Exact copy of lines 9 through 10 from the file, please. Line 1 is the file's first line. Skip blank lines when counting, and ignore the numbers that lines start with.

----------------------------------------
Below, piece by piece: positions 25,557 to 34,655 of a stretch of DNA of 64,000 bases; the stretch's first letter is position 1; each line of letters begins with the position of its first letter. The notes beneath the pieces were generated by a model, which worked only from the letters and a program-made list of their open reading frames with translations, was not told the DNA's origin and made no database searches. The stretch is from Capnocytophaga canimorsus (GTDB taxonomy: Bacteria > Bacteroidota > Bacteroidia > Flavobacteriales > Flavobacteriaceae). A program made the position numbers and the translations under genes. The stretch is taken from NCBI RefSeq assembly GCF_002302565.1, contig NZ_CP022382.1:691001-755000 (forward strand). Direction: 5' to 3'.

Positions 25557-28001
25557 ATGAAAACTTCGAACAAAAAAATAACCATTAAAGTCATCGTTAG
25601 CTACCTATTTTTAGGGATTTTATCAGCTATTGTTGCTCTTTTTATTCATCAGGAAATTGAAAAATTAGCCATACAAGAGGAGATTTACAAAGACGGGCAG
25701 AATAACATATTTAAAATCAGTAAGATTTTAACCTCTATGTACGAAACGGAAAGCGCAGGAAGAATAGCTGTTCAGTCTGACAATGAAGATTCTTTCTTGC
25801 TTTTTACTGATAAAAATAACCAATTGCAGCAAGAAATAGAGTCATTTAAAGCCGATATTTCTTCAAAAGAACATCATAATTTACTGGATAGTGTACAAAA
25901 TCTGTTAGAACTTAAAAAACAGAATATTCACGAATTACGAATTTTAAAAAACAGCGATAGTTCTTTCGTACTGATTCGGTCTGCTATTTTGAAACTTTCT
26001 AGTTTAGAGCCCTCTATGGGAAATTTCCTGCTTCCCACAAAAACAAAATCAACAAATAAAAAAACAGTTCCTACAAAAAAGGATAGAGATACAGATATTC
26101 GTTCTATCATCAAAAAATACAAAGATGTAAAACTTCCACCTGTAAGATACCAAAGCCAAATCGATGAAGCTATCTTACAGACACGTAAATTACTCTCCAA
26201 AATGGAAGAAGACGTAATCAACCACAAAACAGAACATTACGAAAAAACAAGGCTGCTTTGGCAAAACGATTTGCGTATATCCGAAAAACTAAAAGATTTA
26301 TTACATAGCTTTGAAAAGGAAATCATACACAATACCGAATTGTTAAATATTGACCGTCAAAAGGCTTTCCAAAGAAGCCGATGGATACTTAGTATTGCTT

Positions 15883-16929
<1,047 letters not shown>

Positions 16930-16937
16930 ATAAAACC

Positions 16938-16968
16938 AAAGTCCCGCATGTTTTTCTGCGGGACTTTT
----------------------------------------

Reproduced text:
26101 GTTCTATCATCAAAAAATACAAAGATGTAAAACTTCCACCTGTAAGATACCAAAGCCAAATCGATGAAGCTATCTTACAGACACGTAAATTACTCTCCAA
26201 AATGGAAGAAGACGTAATCAACCACAAAACAGAACATTACGAAAAAACAAGGCTGCTTTGGCAAAACGATTTGCGTATATCCGAAAAACTAAAAGATTTA